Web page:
India, according to PwC, in 20-30 years will become a second largest economy in the world similar to China.
Swiss investor Marc Faber is positive on India in the long term and says the agriculture and food sectors look attractive.
The editor of Gloom Bloom & Doom Report told CNBC-TV18 that contrary to the popular opinion that emerging markets have performed poorly in 2016, any market outside the US looks very attractive now especially in terms of valuations. Investors are too bullish about the US, and are neglecting Japan and Europe, he said.
Speaking to CNBC-TV18 Marc Faber says Indian‘government move to clampdown on black money is negative in the longer run. I don‘t think big corruption comes from bank notes.
Speaking to CNBC-TV18 Consulting Editor Udayan Mukherjee said that if Donald Trump goes on to win, I still hope there is a twist in the tale. If Trump wins, it is a black day, he said
"The need for infrastructure in Asia is huge. They have to build roads. You go to Jakarta, Manila, the infrastructure is a catastrophe," he told CNBC's "Street Signs," adding that to accommodate tourists, Asian countries needed to build airports and railways. "You cannot ship that many people by airplanes. There's no space."
In an interview with CNBC-TV18, maverick investor Marc Faber discussed US politics, Federal Reserve and why it is a good time to buy hard assets.
Central bankers trying to spur growth are like alchemists trying to make gold and they're just as likely to fail, said Marc Faber, the publisher of the Gloom, Boom & Doom report.
In an interview with Business Standard Marc Faber, the author of Gloom, Boom & Doom Report, spoke on how central banks‘ asset purchases â€“ which have only increased over time â€“ will impact prices.
The editor and publisher of the Gloom, Boom & Doom Report said Monday on CNBC's "Trading Nation" that stocks are likely to endure a gut-wrenching drop that would rival the greatest crashes in stock market history.
The world's central banks, which have maintained an unprecedented ultra-loose monetary policy stance, are likely to up the ante even further, according to noted analyst Marc Faber.
Anticipating a downtrend, Faber said he's holding physical gold in safe-deposit boxes and buried in his garden, as well as holding gold mining shares. For "ordinary" investors, he recommended holding gold exchange traded funds (ETFs), such as the Market Vectors Gold Miners ETF, or GDX.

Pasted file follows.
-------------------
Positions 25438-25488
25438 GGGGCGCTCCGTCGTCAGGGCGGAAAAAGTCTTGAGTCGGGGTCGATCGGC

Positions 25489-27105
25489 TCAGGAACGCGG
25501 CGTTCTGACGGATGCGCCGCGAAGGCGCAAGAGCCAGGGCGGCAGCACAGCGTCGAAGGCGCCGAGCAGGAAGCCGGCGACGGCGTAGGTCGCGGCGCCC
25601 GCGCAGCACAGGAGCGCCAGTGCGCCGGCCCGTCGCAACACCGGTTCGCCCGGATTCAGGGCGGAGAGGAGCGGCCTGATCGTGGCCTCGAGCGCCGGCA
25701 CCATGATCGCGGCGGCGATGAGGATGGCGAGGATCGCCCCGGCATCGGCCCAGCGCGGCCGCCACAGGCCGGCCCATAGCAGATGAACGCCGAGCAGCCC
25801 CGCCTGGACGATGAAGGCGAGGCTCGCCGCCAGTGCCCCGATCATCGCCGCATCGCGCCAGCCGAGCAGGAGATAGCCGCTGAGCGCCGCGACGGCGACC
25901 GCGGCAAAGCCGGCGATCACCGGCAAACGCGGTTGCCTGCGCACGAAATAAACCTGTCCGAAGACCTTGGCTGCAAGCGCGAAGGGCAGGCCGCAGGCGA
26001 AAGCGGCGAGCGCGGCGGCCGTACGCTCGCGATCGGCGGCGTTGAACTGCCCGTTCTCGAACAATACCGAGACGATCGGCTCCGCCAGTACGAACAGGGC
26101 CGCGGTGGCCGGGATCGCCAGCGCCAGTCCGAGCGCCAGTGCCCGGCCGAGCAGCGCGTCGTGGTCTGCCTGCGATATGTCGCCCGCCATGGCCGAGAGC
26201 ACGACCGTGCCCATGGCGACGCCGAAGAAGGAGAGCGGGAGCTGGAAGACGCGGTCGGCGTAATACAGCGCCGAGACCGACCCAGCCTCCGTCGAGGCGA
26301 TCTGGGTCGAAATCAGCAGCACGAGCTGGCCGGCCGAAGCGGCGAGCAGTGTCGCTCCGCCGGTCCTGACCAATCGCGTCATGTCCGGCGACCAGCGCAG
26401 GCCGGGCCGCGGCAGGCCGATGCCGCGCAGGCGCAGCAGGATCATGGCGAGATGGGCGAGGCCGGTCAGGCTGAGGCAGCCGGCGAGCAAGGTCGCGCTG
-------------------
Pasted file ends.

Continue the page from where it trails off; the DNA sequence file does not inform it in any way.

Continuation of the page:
Marc Faber, the widely followed market pessimist, see multiple risks that could threaten stock markets. He said Wednesday he thinks the market is fully valued and faces hurdles from a sagging global economy, sluggish earnings and the US presidential election.
Marc Faber said central bank policies are essentially monetizing debt, particularly in Japan, where he claims the Bank of Japan (BOJ) is buying all the government bonds the treasury is issuing.
Marc Faber, the editor and publisher of the Gloom, Doom & Boom Report (earning him the moniker "Dr. Doom"), added that he questioned central bank policymakers and the quantitative easing (QE) programs they launched in the US, euro zone, UK and Japan.
The publisher of the "Gloom, Boom & Doom Report" told attendees at the annual "Inside ETFs" conference that the medium-term economic outlook has become "so depressing" that he may as well fill a newly installed pool with beer instead of water.
Speaking before the release of heavily anticipated Chinese growth figures for 2015, Faber, the publisher of The Gloom, Boom & Doom Report, put the country's growth at about 4 percent, far from the 7 percent Beijing was aiming for, or the 6.9 percent it achieved.
According to GREED & fear newsletter, seven years of zero rates in the US dollar have created the incentive for a massive carry trade (investors borrowing in cheap dollars and deploying the money in better yielding assets). This will come under pressure once the dollar starts strengthening
The Federal Reserve has inflated an asset bubble and that`s going to damp market returns, perma-bear Marc Faber, publisher of The Gloom, Boom and Doom Report, told CNBC Tuesday.
Gita Gopinath, Economics Professor, Harvard University, says Rajan will be remembered as a person who was in charge when inflation came down, almost halved.
Neither Ramesh Damani nor Madhu Kela â€” two very smart minds in Dalal Street â€” are not ready to give up on India. In fact they urge retail investors to look at entering the market now by carefully picking stocks for their portfolio.
In the current scenario, Marc Faber sees very few buying opportunities in the global market and most markets, especially the United States, continue to be expensive. Emerging markets, according to him, look more attractive than the US from a 7-10 year perspective
"Indices are close to a high, but if you look at the 12-month new highs and the 12-month new lows, even in the last two days when the market rallied, there are far more 12-month new lows than new highs," Faber said Monday on CNBC's "Trading Nation."
After allowing the yuan to weaken a total of around 3 percent against the U.S. dollar on Tuesday, Wednesday and Thursday amid a shift toward a "managed float" regime, the People's Bank of China (PBOC) set Friday's fixing at a slightly stronger level.
As Faber sees it, since China makes up almost half of the world's industrial commodities consumption, an economic slowdown there could have a wide ripple effect.